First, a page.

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RUGBY IN 1922 (part TWO REPRESENTATIVE rugby)

The Wellington team that toured the South Island in 1922. 

Whilst club rugby at the Senior Championship level was as strong and competitive as ever, before or since, the second great era of the Wellington rugby team drew to a close in 1922.

‘Five-eighths’ later summed up a frustrating representative campaign in the Dominion by suggesting that “perhaps Wellington’s selectors are putting 45 names in a hat and picking out 15 in selecting the teams this season”

Swan and Jackson, in Wellington’s Rugby History Part 1 sum up 1922 well.

“The boom period of the immediate post-war years was on the wane so far as Wellington was concerned, and our representative record was the least impressive for several years.

“Some of the older players were dropping out, and many young players coming forward were inexperienced and lacked big match temperament.

“Of the 16 games played, eight were won, seven lost and one drawn [211 points for, 241 against].

“Wellington lost the Ranfurly Shield to Hawke’s Bay in the first challenge of the season…the side which went to Auckland at very short notice was assembled at very short notice on receipt of an urgent call from Auckland and was by no means at full strength.”

Four Wellington players were in the All Blacks side that toured New South Wales: Mark Nicholls (Petone), Ginger Nicholls (Petone), Bert Calcinai (Poneke) and Sid Shearer (Poneke). Midfield back Keith Siddells (University) was also selected but withdrew for work reasons. Poneke administrator Stan Dean was the team’s manager.

Matiu Love (Petone) and R. Park (club unknown) were in the New Zealand Māori squad that toured NSW.

Wellington’s 1922 representative season started on Wednesday 14 June with a one-off match against the New Zealand Māori squad prior to their departure to Sydney. The two teams drew 6-6 in a fast, loose game.

Their first game of the season against provincial opposition was played on 5 July in Hawera against Taranaki. Wellington won this 13-3, with reports insinuating that both packs cancelled each other out but it was Wellington’s superior pace out wide that got them home.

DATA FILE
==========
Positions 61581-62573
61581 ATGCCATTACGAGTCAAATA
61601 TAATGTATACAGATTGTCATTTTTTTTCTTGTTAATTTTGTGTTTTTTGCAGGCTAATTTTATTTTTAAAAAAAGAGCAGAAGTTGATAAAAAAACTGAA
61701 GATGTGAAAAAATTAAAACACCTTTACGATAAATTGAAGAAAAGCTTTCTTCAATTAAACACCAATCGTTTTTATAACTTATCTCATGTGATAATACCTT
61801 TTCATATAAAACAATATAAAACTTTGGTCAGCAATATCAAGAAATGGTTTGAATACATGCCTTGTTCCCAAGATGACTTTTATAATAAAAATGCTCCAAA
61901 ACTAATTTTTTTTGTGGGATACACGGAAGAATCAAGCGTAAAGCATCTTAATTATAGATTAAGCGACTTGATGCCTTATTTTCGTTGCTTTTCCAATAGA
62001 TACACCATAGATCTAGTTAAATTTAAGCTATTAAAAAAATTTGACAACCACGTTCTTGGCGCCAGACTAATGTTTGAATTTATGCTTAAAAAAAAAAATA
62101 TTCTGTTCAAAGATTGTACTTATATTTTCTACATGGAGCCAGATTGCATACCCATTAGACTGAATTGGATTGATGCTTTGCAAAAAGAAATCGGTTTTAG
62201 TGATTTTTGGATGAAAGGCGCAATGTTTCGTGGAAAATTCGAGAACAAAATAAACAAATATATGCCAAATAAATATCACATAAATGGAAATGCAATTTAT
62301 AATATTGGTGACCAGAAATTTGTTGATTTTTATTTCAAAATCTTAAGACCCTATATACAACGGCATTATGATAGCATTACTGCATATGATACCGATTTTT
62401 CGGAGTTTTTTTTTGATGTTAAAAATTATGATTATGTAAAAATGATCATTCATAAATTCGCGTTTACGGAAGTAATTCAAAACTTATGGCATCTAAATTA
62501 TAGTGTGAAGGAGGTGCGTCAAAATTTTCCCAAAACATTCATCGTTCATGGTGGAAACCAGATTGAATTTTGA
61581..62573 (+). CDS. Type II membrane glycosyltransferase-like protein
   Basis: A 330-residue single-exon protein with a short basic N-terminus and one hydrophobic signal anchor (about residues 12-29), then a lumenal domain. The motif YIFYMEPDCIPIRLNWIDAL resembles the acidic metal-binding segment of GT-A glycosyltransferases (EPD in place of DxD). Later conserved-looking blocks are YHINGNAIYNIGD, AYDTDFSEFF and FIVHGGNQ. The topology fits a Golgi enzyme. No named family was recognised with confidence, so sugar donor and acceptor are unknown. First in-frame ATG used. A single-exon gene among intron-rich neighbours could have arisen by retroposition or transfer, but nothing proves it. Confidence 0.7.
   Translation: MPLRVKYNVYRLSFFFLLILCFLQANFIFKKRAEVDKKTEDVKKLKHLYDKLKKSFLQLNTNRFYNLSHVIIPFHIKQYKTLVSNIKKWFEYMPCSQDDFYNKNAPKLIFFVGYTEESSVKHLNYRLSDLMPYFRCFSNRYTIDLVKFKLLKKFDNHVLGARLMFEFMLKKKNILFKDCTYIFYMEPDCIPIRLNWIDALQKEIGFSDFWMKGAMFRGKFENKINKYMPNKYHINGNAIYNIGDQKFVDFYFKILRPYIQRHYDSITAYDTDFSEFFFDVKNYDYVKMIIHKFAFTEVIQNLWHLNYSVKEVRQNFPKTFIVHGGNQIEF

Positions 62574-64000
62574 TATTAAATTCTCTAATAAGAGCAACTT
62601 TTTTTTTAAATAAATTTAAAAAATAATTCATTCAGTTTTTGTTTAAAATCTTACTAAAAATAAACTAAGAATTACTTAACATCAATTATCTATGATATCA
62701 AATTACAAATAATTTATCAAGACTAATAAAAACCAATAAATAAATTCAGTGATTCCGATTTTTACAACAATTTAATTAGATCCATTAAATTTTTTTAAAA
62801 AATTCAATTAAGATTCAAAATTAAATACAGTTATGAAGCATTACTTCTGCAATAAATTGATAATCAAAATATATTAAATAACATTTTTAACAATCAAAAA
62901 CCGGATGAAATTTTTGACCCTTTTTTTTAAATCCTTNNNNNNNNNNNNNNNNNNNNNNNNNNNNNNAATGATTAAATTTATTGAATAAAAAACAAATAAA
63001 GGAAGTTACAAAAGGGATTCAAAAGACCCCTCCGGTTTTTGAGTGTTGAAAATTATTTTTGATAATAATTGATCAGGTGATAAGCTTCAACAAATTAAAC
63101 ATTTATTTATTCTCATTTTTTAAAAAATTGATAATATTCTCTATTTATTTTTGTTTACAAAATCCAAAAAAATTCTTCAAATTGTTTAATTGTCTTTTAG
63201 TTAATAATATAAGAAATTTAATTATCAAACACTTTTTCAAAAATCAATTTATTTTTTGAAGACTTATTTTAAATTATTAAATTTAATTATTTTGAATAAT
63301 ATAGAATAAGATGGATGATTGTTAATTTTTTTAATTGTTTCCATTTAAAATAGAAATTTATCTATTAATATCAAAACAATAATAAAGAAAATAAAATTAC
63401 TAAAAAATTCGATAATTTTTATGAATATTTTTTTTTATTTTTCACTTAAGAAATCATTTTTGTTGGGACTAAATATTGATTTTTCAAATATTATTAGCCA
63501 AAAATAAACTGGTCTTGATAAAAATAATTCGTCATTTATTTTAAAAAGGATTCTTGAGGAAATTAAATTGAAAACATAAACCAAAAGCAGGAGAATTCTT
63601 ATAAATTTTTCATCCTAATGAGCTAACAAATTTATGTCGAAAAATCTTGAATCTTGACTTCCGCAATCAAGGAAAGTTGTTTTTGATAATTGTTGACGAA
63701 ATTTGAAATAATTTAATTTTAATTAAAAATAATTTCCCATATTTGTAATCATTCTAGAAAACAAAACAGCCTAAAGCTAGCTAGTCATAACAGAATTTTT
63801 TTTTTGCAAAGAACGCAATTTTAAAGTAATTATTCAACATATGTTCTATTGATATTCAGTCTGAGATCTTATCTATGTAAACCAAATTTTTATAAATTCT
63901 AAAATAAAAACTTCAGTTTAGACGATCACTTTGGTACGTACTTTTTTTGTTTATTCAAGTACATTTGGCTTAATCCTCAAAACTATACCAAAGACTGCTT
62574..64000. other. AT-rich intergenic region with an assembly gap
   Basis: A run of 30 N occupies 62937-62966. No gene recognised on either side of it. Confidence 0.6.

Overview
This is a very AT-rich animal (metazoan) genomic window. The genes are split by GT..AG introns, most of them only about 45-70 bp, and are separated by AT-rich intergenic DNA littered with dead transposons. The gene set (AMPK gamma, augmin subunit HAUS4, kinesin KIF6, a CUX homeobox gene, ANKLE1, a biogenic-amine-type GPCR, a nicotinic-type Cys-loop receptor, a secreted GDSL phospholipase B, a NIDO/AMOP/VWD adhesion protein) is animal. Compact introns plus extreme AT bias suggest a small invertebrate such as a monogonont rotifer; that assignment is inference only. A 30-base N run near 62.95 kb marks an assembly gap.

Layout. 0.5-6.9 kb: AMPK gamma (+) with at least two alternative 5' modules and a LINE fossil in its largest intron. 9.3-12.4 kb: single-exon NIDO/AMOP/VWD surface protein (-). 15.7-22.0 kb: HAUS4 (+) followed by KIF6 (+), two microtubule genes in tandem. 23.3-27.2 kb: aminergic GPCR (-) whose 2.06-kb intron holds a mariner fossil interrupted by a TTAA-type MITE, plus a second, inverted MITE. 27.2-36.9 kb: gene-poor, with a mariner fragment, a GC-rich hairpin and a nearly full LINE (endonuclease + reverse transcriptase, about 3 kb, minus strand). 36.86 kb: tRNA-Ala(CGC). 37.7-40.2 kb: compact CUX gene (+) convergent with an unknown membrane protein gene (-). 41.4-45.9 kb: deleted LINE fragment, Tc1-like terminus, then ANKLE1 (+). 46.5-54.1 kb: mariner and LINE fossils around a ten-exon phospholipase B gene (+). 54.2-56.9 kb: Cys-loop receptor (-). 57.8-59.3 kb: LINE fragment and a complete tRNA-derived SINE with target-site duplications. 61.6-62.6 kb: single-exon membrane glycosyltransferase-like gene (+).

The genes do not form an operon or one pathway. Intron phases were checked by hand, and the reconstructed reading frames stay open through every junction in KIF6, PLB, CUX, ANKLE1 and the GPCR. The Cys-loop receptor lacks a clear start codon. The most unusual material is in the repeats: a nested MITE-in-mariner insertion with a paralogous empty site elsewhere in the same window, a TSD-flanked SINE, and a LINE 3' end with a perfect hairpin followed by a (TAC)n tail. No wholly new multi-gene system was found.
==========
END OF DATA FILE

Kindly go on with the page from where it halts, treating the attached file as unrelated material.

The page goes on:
Next up was their first home match of the year at Athletic Park against Hawke’s Bay. This was a mid-week fixture and holders Wellington put the Ranfurly Shield on the line. Heading into the game, Wellington’s record against Hawke’s Bay was played 24, won 20, lost two, drawn two, 334 points for and 75 against.

But this counted for nothing as the well-drilled and highly motivated Magpies caught Wellington napping. When their New Zealand Maori captain Sam Gemmell set up their second try they were up 11-3. Wellington had the wind in the second spell and closed to 11-6 with a try to Udy, but Hawke’s Bay scored again through McNab and they led 14-6.

Wellington upped the tempo, but two missed kicks on goal and some poor passing whilst hot on attack put paid to a comeback. When Maurice Brownlie intercepted and ran 40 metres to set up their next try it was all over for the home team. A consolation try wasn’t enough. The final score: 19-9.

Five-eighths wrote in his Dominion column the next morning that “to say that selectors, club players and the sporting public were disappointed with the showing of Wellington on Wednesday against Hawke’s Bay would be expressing the truth mildly.”

On 16 August a ‘Manawatu-Wellington XV’ played the All Blacks in Palmerston North. The national team had just returned from New South Wales (see below) and this was the first of two internal matches. The home team was mostly a Manawatu selection with four University club players added in, these being: Keith Siddells (an original selection for this All Blacks team), wing J.O.J. Malfoy, halfback J.P. Trapski and forward J.J. Troy. As an aside, Malfoy later toured Argentina in 1928 with the British team.